Monday, September 01, 2008

Science Fiction Museum, EMP, and music in the park

I'm going to try blogging at least parts of the vacation I just got back from in episodes. It was a short vacation, only one week, but a fun one. As this blog is about ramblings (usually not the physical ones) I'll start squarely in the middle and proceed out of order from there.

We were both pleasantly surprised with the Science Fiction Museum in Seattle. It's under the Space Needle, in part of the park that was originally built for the World's Fair.

Scott is a science fiction fan and I am one largely by association (I read the occasional novel and watch the occasional film). So when we heard about the museum, we were a bit afraid that it was going to be a bunch of classical sci-fi. We have nothing against classic sci-fi, but it's not what we mostly read. Scott likes David Weber, Anne McCaffrey, and quite a selection of stuff, mostly more recent than that.

Instead, what we found there was a well thought out and reasonably wide variety, ranging from Mary Shelley and Jules Verne through Star Trek and encompassing about everything in between. There are vintage comics, space suits, hats and helmets, toys, books, cover art, and plenty of images of visions of the future from throughout the history of the genre, all nicely mixed together with a generous but not overwhelming dose of audio and video.

They don't allow photography in the galleries, possibly because flashing in a dark space would disturb the atmosphere of the place, possibly because too many of the artifacts are copyright. In any case, we lingered happily reading signs and browsing for quite some time. This museum was one of at least three reasons my reading list grew on this trip.

The one thing I really wanted a photograph of is pictured online here, though in the museum it's surrounded by the ink bottles and cartridges and (if memory serves) the fountain pens used to produce it. It's an original, handwritten manuscript by Neal Stephenson for the Baroque Cycle, and it really is that tall. I suppose if you're a known author, you can pay somebody to do your typing. I think I write differently sometimes in ink than onscreen (there's no going back to fiddle with your work).

Adjoining the Sci-fi Museum is the Experience Music Project (EMP). We didn't stay quite as long there, but it was still fun to see. There's a giant musical instrument sculpture in the main hall made up of hundreds of guitars, banjos, an accordion, clarinet, french horn, keyboard, and so on. Some of the stringed instruments and drums have things attached that change the pitch and strum, and visitors can listen to this thing on headphones. I'd like to know if they ever tune the sculpture.

The displays downstairs mostly explore various genres of popular music. One room has an exhibit on the history of electric guitars, which is more interesting and varied than I would have supposed. The upstairs, I think, is more fun. There are exhibit rooms, all unfortunately a little too well occupied to be accessible, where visitors can go in and learn a bit about musical instruments (mainly vocals, drums, guitar, and keyboard). I skipped the piano lesson (I play a bit, but not often) and went ahead to the improvisation part. The keyboard lights up the keys of the blues scale and plays an appropriate accompaniment. I'm not much good at improvising music, but when there are a row of LEDs cluing me in to which notes are going to sound ok with the background, I too can jam.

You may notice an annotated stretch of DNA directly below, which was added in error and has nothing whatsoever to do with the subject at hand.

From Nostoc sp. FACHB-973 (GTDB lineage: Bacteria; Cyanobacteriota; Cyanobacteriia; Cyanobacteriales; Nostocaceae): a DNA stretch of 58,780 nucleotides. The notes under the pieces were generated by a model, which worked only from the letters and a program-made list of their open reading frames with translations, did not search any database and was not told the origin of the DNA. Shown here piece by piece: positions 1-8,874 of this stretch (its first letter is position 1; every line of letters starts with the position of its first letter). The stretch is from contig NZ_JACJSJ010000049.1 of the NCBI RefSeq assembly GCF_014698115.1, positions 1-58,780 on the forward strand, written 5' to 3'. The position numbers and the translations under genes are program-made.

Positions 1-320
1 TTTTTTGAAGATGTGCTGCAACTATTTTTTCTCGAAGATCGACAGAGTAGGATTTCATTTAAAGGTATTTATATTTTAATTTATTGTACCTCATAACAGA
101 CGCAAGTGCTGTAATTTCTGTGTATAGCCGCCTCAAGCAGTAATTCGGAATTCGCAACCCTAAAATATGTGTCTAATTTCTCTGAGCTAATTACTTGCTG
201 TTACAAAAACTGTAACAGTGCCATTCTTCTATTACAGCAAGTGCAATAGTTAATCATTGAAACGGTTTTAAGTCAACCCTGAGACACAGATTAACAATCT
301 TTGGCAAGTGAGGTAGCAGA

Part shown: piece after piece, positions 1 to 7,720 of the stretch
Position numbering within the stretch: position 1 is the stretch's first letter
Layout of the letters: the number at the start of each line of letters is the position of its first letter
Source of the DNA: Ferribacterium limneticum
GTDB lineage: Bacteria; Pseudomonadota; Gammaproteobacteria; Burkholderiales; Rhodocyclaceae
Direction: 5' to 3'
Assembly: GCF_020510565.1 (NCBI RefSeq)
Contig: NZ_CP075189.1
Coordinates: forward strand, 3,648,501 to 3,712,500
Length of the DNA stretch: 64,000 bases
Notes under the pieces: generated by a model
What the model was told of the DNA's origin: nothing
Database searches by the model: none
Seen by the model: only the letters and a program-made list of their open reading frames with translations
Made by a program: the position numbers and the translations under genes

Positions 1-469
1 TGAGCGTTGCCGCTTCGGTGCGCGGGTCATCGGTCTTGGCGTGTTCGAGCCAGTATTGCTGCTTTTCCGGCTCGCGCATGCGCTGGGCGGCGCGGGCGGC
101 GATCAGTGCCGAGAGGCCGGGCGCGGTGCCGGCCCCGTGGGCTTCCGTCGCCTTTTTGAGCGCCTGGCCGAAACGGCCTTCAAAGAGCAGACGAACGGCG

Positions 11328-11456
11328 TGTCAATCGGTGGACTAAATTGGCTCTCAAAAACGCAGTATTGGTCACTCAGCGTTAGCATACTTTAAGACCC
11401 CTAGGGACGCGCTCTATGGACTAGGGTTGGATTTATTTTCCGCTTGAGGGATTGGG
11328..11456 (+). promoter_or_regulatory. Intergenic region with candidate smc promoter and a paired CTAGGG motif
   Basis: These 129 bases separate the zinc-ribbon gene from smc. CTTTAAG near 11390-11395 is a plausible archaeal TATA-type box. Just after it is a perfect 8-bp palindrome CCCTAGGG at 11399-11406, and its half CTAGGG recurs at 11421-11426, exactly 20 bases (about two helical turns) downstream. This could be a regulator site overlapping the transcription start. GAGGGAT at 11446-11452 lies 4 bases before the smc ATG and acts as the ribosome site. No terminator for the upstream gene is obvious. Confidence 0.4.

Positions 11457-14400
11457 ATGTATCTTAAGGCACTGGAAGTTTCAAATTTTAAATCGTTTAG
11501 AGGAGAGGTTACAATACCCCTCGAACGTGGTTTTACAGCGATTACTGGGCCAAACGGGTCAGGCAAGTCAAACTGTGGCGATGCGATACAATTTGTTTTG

Somewhere in between, we fetched some lunch and wandered out into the park around the museums and found the Quichua Mashis performing in the park. I seized on the opportunity to practice my Spanish and chatted with them a bit. Although they proudly proclaim that their music is from the Andes in general (Peru, Bolivia, Ecuador) they are from Ecuador. I also ascertained that the woman in the teal dress who was dancing in front of their booth didn't really have anything to do with them. She was just a hanger-on who happened to like the music. The answer I got was a good deal more diplomatic than I'd have given in the same situation: "just a friend" (though "friend" has a somewhat more general connotation in Spanish than English). "Hippie" may be spelled differently by some, but it has lodged itself into the Spanish language, probably with good reason.

I was hoping to find a quena among the musical instruments they were offering, since one was playing a quena, but there were pan pipes and some other little flutes I didn't recognize, so I bought a CD. There were no quenas in the EMP, and the music follows a tradition much older than science fiction.


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